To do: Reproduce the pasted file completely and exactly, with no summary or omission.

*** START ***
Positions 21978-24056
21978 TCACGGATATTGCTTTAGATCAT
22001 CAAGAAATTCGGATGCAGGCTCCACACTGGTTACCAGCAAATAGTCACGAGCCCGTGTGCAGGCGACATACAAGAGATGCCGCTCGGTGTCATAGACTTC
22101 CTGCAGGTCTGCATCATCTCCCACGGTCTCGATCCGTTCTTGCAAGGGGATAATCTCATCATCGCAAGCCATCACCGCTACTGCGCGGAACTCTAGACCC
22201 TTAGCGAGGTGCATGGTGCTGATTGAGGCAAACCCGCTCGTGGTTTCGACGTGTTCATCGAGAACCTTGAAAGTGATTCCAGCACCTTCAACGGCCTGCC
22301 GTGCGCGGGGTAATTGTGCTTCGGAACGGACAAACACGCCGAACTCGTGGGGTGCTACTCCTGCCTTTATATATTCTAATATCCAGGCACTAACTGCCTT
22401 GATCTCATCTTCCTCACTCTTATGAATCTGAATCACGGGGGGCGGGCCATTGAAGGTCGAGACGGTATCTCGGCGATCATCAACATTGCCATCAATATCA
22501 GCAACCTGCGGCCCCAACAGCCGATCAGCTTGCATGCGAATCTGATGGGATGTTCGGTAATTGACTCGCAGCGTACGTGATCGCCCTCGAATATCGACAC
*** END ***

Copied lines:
Positions 21978-24056
21978 TCACGGATATTGCTTTAGATCAT
22001 CAAGAAATTCGGATGCAGGCTCCACACTGGTTACCAGCAAATAGTCACGAGCCCGTGTGCAGGCGACATACAAGAGATGCCGCTCGGTGTCATAGACTTC
22101 CTGCAGGTCTGCATCATCTCCCACGGTCTCGATCCGTTCTTGCAAGGGGATAATCTCATCATCGCAAGCCATCACCGCTACTGCGCGGAACTCTAGACCC
22201 TTAGCGAGGTGCATGGTGCTGATTGAGGCAAACCCGCTCGTGGTTTCGACGTGTTCATCGAGAACCTTGAAAGTGATTCCAGCACCTTCAACGGCCTGCC
22301 GTGCGCGGGGTAATTGTGCTTCGGAACGGACAAACACGCCGAACTCGTGGGGTGCTACTCCTGCCTTTATATATTCTAATATCCAGGCACTAACTGCCTT
22401 GATCTCATCTTCCTCACTCTTATGAATCTGAATCACGGGGGGCGGGCCATTGAAGGTCGAGACGGTATCTCGGCGATCATCAACATTGCCATCAATATCA
22501 GCAACCTGCGGCCCCAACAGCCGATCAGCTTGCATGCGAATCTGATGGGATGTTCGGTAATTGACTCGCAGCGTACGTGATCGCCCTCGAATATCGACAC